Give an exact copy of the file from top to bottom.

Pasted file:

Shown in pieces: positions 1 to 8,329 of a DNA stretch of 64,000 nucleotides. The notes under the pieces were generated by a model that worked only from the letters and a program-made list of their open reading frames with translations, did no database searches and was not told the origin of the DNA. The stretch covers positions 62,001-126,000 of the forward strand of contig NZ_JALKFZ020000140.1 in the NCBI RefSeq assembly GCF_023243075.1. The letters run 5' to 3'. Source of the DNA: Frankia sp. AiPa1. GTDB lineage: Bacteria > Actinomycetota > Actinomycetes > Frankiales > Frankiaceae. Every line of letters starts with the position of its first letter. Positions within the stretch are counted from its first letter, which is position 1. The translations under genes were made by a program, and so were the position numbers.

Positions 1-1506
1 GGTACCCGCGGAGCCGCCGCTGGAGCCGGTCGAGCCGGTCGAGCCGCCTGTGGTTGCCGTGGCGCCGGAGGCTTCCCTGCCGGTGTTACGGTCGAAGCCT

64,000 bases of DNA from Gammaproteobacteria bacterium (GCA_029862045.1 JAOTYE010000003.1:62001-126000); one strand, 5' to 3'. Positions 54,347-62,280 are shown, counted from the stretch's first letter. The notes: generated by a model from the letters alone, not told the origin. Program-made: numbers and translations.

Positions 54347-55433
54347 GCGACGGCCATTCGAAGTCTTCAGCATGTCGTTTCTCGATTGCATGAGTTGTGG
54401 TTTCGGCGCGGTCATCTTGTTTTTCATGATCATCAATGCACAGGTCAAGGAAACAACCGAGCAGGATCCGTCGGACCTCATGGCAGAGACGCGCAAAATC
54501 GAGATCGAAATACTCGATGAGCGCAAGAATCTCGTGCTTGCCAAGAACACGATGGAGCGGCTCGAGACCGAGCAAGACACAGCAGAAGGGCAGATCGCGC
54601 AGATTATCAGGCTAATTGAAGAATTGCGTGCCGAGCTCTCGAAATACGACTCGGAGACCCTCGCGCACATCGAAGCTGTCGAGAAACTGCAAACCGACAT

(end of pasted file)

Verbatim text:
Shown in pieces: positions 1 to 8,329 of a DNA stretch of 64,000 nucleotides. The notes under the pieces were generated by a model that worked only from the letters and a program-made list of their open reading frames with translations, did no database searches and was not told the origin of the DNA. The stretch covers positions 62,001-126,000 of the forward strand of contig NZ_JALKFZ020000140.1 in the NCBI RefSeq assembly GCF_023243075.1. The letters run 5' to 3'. Source of the DNA: Frankia sp. AiPa1. GTDB lineage: Bacteria > Actinomycetota > Actinomycetes > Frankiales > Frankiaceae. Every line of letters starts with the position of its first letter. Positions within the stretch are counted from its first letter, which is position 1. The translations under genes were made by a program, and so were the position numbers.

Positions 1-1506
1 GGTACCCGCGGAGCCGCCGCTGGAGCCGGTCGAGCCGGTCGAGCCGCCTGTGGTTGCCGTGGCGCCGGAGGCTTCCCTGCCGGTGTTACGGTCGAAGCCT

64,000 bases of DNA from Gammaproteobacteria bacterium (GCA_029862045.1 JAOTYE010000003.1:62001-126000); one strand, 5' to 3'. Positions 54,347-62,280 are shown, counted from the stretch's first letter. The notes: generated by a model from the letters alone, not told the origin. Program-made: numbers and translations.

Positions 54347-55433
54347 GCGACGGCCATTCGAAGTCTTCAGCATGTCGTTTCTCGATTGCATGAGTTGTGG
54401 TTTCGGCGCGGTCATCTTGTTTTTCATGATCATCAATGCACAGGTCAAGGAAACAACCGAGCAGGATCCGTCGGACCTCATGGCAGAGACGCGCAAAATC
54501 GAGATCGAAATACTCGATGAGCGCAAGAATCTCGTGCTTGCCAAGAACACGATGGAGCGGCTCGAGACCGAGCAAGACACAGCAGAAGGGCAGATCGCGC
54601 AGATTATCAGGCTAATTGAAGAATTGCGTGCCGAGCTCTCGAAATACGACTCGGAGACCCTCGCGCACATCGAAGCTGTCGAGAAACTGCAAACCGACAT